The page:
Why then go back now and see it in other hands? Was it that at the approach of death one must get rid of everything? ...He had the will to possess at that absolute moment nothing but his wound.
There he discovers a story that he had written as a child called "The Treasure on the Island." The island is a small one in a small lake which is part of the old estate; in the story it is much bigger and a young boy there finds a secret treasure.
The story is poor and Wilditch dislikes having written it, not because it is childish but because it bears no likeness to his memory of what actually happened on the island. In the actual story, as he now recounts, Wilditch discovered a cave upon the island that led to a massive underground captain. An old one-legged man named Javitt resides there with his wife Maria. Javitt claims to be hundreds of years old and possess a great treasure; Maria can only say, "kwahk." Javitt attempts to keep Wilditch in the cavern as some sort of heir, instructing him in all sorts of complex nonsense:
'You are a bit scared still of Maria and me because you've never seen anyone like us before. And you'd be scared to see our daughter too, there's no other like her in whatever country she's in now, and what good would a scared man be to her? Do you know what a rogue-plant is? And do you know that white cats with blue eyes are deaf? People who keep nursery-gardens look around all the time at the seedlings and they throw away any oddities like weeds. They call them rogues. You won't find many white cats with blue eyes and that's the reason. But sometimes you find someone who wants things different, who's tired of all the plus signs and wants to find zero, and he starts breeding away with the differences. Maria and I are both rogues and we are born of generations of rogues. Do you think I lost this leg in an accident? I was born that way just like Maria with her squawk. Generations of us uglier and uglier, and suddenly out of Maria comes our daughter, who's Miss Ramsgate to you. I don't speak her name even when I'm asleep. We're unique like the Red Grouse. You ask anybody if they can tell you where the Red Grouse came from.'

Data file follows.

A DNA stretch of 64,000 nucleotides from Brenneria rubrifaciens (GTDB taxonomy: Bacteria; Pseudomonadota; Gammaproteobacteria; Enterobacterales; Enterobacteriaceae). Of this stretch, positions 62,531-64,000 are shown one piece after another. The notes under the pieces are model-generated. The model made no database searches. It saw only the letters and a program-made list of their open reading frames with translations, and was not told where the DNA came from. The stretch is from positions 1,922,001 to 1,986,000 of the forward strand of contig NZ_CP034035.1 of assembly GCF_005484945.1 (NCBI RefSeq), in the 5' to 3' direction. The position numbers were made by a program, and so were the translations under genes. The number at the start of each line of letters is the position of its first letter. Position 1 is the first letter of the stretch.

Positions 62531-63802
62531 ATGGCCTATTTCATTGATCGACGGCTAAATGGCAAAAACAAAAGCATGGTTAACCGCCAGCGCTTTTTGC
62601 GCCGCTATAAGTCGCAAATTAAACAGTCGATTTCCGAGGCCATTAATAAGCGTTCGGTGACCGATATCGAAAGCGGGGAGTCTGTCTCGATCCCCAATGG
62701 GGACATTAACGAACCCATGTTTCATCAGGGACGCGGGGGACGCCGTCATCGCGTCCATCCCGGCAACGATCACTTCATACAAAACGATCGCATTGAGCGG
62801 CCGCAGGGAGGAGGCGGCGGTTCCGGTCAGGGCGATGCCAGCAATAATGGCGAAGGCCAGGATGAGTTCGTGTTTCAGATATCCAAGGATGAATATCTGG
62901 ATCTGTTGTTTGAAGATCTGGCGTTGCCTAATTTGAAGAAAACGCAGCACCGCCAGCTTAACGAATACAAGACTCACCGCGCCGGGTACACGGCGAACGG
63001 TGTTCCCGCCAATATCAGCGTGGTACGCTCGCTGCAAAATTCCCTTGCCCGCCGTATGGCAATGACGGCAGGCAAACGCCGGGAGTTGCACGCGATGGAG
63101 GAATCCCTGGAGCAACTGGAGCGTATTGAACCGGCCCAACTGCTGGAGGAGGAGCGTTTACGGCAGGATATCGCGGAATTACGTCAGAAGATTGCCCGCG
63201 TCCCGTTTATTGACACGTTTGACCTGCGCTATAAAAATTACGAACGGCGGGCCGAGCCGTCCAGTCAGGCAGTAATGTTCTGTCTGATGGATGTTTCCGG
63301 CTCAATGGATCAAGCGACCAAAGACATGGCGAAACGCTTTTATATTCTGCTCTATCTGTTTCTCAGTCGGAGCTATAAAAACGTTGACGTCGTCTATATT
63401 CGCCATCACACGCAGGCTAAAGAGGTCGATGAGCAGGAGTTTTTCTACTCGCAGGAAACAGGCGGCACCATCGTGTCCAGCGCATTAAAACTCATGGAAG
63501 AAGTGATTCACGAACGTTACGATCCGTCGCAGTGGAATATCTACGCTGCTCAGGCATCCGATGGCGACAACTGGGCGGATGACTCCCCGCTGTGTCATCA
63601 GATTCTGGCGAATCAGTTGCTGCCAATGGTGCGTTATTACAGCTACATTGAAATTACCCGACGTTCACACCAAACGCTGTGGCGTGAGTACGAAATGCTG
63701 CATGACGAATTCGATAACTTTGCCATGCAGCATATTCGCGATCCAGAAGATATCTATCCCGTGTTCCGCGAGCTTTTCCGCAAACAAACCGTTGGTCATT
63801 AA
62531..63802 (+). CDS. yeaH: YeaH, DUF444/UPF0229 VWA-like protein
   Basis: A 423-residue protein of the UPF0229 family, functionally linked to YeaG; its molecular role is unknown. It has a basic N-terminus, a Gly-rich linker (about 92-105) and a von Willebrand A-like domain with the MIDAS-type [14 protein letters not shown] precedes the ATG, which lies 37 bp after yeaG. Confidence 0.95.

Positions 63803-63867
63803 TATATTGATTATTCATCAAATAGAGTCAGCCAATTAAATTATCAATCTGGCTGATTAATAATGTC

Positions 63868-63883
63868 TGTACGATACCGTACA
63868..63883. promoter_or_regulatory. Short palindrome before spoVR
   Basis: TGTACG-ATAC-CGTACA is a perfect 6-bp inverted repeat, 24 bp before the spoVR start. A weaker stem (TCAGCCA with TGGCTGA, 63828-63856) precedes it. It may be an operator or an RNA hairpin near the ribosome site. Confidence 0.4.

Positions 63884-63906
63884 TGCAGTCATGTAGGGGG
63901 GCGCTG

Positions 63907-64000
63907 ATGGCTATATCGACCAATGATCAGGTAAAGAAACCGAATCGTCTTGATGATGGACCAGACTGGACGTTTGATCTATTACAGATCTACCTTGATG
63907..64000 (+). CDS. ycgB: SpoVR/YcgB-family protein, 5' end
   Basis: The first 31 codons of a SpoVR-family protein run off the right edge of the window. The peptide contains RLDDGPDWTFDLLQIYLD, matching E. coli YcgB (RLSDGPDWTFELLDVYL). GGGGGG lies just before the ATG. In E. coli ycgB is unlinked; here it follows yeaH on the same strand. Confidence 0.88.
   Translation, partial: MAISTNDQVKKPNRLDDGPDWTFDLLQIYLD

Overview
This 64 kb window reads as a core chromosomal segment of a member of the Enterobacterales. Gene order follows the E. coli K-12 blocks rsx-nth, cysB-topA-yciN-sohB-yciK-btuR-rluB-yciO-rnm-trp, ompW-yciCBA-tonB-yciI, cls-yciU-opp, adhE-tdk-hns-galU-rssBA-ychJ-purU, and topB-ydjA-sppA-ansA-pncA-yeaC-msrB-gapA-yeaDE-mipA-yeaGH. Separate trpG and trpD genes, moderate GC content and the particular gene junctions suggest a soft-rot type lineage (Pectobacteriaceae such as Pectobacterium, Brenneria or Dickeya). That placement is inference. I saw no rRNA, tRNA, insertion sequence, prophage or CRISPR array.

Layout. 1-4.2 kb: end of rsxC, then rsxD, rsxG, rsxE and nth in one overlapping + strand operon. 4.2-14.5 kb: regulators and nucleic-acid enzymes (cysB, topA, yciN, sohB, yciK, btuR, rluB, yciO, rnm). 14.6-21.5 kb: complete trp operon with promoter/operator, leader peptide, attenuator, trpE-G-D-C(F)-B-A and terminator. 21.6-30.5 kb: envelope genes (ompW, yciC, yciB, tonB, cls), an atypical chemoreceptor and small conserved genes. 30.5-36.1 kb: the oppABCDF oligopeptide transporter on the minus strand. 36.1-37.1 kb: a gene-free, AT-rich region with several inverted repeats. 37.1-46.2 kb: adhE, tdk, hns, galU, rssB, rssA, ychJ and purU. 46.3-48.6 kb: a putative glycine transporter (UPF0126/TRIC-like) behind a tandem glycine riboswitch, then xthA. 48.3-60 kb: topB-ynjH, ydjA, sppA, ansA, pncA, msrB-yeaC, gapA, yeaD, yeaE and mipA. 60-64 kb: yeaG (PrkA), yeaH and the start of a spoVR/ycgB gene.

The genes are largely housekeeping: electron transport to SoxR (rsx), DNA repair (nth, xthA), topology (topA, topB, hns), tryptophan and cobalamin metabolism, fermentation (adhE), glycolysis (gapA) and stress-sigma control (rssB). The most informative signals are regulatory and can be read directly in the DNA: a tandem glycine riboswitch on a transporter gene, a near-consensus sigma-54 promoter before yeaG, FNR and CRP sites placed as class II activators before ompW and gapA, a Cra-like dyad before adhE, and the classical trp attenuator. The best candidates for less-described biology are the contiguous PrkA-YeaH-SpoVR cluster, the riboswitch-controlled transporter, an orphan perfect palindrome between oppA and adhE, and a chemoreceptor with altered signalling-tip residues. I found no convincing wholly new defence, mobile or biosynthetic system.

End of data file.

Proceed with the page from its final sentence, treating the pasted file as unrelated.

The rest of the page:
This is sustained absurdism, and I wouldn't have thought Greene capable of it. Like the best nonsense, it expresses somethings amid the nothings but provides few clues to determine which is which. Is it madness to be "tired of all the plus signs and want... to find zero," or is it wisdom?
Surely this story cannot be true, so why is it so embarrassing to the adult Wilditch that he wrote down a different story entirely? We are asked to differentiate between false fictions and true fictions, to understand that "The Treasure on the Island" is an outright lie and the story of Javitt something near to truth. The child Wilditch reduced his experience in Javitt's cave to something he could understand, but in understanding it he deprived himself of its most immediate qualities. Is the story of Javitt a religious one, a truth beyond truths? Have we reduced God to a poor story because we have been too frightened of truth's strangeness, its refusal to bend to reason and understanding? In the end, what seems irrefutable is that Wilditch has found something to hold on to, to possess at that absolute moment other than his wound.
These are just a few; I have left out probably a half-dozen great stories and another handful of very good ones. Also compiled here are the first twenty pages of an abandoned novel and a brief treatment of a musical Greene wanted to write about criminals who kidnap a bunch of bishops and take their places. You could argue that it's a shame that Greene never really got the chance to show his versatility, or you could argue that he was a man who knew what he was best at. In either case, this is worth picking up for "Under the Garden" alone.